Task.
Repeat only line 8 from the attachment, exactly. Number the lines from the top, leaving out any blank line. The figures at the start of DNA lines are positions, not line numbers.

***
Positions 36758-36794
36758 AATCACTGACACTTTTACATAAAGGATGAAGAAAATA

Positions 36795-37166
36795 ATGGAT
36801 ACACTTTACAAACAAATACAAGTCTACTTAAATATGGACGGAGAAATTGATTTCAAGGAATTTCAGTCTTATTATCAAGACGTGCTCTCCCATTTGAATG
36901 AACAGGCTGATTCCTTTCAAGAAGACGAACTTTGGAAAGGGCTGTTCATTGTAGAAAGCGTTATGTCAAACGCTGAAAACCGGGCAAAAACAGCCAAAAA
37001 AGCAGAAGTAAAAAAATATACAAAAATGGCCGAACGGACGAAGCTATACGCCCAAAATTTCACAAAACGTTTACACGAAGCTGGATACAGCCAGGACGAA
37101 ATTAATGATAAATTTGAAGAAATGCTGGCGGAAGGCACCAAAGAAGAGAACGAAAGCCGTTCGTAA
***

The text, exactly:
37101 ATTAATGATAAATTTGAAGAAATGCTGGCGGAAGGCACCAAAGAAGAGAACGAAAGCCGTTCGTAA